Wednesday, September 26, 2012

Warner Archive Wednesday ~ Any Number Can Play (1949)

Any Number Can Play (1949) was shown recently on TCM (Turner Classic Movies). Host Ben Mankiewicz chose to screen it right after Gilda (1946) because both movies dealt with casinos and the people who run them and how that affects the people in their lives. Any Number Can Play has a terrific cast. It stars Clark Gable who was still a major star but according to Mankiewicz needed something to boost his career after a bit of a slump after WWII. Gable also had to compete with the new popular media: Television. So instead of a fancy film about casinos, this one is more about the emotional toll casinos and gambling take on the folks involved.

Clark Gable plays Charley Kyng, the owner of an underground casino. The years of dealing with staff, gangsters and gamblers has taken a toll on him. He's developed a pain in his chest (angina) and wants to take some time off. But it's harder to pry himself free from his business than he thought. He sees how his choice of career is affecting his family: his wife Lon (Alexis Smith) is sad and worried and his son Paul (Darryl Hickman) lashes out.

This film has a terrific cast. Audrey Totter plays Alice, Charley Kyng's sister, and Wendell Corey plays her husband Robbin who works at the casino. Mary Astor plays Ada, Charley's old lover who still harbors strong feelings for Charley even though he won't reciprocate. Frank Morgan plays a regular at the casino.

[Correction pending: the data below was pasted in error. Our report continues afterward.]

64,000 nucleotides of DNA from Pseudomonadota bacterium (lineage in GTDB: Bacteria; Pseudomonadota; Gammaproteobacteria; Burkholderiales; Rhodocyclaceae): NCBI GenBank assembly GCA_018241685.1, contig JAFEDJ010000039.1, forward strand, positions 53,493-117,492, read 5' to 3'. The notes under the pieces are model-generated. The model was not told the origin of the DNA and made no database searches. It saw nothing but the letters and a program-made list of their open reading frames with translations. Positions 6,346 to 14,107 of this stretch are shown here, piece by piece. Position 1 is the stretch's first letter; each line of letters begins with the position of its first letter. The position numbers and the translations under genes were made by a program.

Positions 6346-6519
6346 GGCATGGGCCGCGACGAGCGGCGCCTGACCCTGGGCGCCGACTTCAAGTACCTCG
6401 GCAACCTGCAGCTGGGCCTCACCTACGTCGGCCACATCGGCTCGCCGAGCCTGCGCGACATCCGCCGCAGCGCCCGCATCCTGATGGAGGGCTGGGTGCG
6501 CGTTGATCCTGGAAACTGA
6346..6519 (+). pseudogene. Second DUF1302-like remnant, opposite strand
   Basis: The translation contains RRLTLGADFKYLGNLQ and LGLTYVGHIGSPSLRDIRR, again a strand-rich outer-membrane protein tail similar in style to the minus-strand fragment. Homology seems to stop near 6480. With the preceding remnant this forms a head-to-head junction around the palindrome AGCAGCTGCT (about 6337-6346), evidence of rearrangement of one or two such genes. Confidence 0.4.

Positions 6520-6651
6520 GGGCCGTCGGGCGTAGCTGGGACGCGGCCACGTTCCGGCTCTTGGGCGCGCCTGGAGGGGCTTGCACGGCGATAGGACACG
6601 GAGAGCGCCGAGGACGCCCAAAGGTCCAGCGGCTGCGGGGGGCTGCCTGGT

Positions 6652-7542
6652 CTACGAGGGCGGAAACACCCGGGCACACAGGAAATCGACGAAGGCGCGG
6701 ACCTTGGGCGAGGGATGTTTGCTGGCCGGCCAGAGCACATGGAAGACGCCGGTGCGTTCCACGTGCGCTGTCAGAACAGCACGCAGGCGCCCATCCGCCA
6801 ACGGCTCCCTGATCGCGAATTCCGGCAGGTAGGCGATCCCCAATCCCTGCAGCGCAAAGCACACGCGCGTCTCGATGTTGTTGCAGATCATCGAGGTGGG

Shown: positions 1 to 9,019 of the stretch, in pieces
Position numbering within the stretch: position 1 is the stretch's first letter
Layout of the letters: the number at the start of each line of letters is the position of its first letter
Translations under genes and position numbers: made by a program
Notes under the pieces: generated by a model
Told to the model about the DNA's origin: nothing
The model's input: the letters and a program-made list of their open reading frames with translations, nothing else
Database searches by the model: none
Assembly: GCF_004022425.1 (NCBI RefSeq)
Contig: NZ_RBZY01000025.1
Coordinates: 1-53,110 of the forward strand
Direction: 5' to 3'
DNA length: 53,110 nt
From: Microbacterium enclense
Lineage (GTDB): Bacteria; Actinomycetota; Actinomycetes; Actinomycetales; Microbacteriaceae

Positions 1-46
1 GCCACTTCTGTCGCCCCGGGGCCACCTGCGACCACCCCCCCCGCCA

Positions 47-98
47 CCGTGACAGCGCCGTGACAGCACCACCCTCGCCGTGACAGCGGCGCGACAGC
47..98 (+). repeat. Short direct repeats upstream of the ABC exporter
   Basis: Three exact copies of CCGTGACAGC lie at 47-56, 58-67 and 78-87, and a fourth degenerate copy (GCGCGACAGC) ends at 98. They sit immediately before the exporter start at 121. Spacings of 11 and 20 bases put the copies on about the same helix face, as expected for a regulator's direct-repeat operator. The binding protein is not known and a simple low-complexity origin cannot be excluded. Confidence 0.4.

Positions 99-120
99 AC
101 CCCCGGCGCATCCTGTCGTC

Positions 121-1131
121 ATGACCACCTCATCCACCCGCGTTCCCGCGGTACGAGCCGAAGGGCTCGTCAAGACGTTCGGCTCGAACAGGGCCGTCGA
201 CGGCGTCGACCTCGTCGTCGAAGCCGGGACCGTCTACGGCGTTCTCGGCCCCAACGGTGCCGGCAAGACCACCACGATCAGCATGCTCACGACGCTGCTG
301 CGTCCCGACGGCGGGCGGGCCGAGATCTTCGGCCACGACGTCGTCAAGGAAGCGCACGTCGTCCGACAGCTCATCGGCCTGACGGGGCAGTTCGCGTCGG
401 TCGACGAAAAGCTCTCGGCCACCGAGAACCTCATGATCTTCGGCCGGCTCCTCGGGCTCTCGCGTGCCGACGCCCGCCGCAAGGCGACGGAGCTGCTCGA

Image Source: Another Old Movie Blog

And then there is Lewis Stone. Oh my goodness. How I do love Lewis Stone. I have a serious soft spot for him. Lewis Stone plays Ben, an old widower and ex-insurance agent with a penchant for drink and gambling. In one scene, he comes to Charley (Clark Gable) for a loan. He's done it several times in the past but this time he has collateral. He leaves behind the flask his deceased wife Imogee left to him. It's at this point where I just burst in to tears. A lot of tears. Every single scene with Lewis Stone just gets me crying. Balling. Sobbing. Lewis Stone. I'll save you! Don't give up! I'll adopt you! Let me give you a hug!

I also really sympathized with Clark Gable's character Charley. I have been having some bad chest pains too (although mine are muscle related due to an inflammation around my rib cage). It gets worse with every day stress of work, chores and other health problems. I wish I was in the situation where I had enough money to take a break. But alas I don't.

The film has a good cast but it moves very slowly. It could have used the noir touch for some added intensity and drama. The promotional poster (see above) says this film is not suitable for children but it's not as dark as it pretends to be. It's worth watching for the terrific cast though. 

The movie is available on DVD via Warner Archive.

Warner Archive Wednesday - On (random) Wednesdays, I review one title from the Warner Archive Collection. Movies selected are rented from Classicflix, watched on TCM or purchased from Warner Archive, Classicflix or TCM. This series is not sponsored by Warner Archive.


  1. Lewis Stone is a marvel in this film. Gable's angina scenes are well acted, moving, and perhaps especially painful to watch in hindsight knowing he died of a heart attack a decade later. All the minor characters are quite interesting.

  2. Always delighted to see a new Warner Archive Wednesday post! This is one I've been wanting to see. I love the cast -- Gable, Smith and Stone are all faves. Between your post on this film and Jacqueline's a while back, I really need to move this one up in the stack!

    Best wishes,


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